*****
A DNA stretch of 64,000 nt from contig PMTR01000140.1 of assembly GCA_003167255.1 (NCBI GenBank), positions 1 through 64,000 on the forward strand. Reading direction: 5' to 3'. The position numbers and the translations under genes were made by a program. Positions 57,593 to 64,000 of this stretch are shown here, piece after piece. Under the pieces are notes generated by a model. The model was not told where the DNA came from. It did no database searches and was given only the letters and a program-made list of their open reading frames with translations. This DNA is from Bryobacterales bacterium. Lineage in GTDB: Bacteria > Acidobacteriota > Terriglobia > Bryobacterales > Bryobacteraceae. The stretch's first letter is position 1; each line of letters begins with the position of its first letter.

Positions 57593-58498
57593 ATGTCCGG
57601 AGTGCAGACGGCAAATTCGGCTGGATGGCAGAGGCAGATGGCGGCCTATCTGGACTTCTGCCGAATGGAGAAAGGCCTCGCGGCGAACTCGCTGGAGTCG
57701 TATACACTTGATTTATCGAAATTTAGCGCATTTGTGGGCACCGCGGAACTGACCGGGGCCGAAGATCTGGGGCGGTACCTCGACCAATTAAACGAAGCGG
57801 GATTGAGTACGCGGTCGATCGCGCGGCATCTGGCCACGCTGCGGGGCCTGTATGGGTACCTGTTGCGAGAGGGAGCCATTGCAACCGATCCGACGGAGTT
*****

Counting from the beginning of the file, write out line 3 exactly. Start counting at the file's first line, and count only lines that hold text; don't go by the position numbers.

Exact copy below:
57593 ATGTCCGG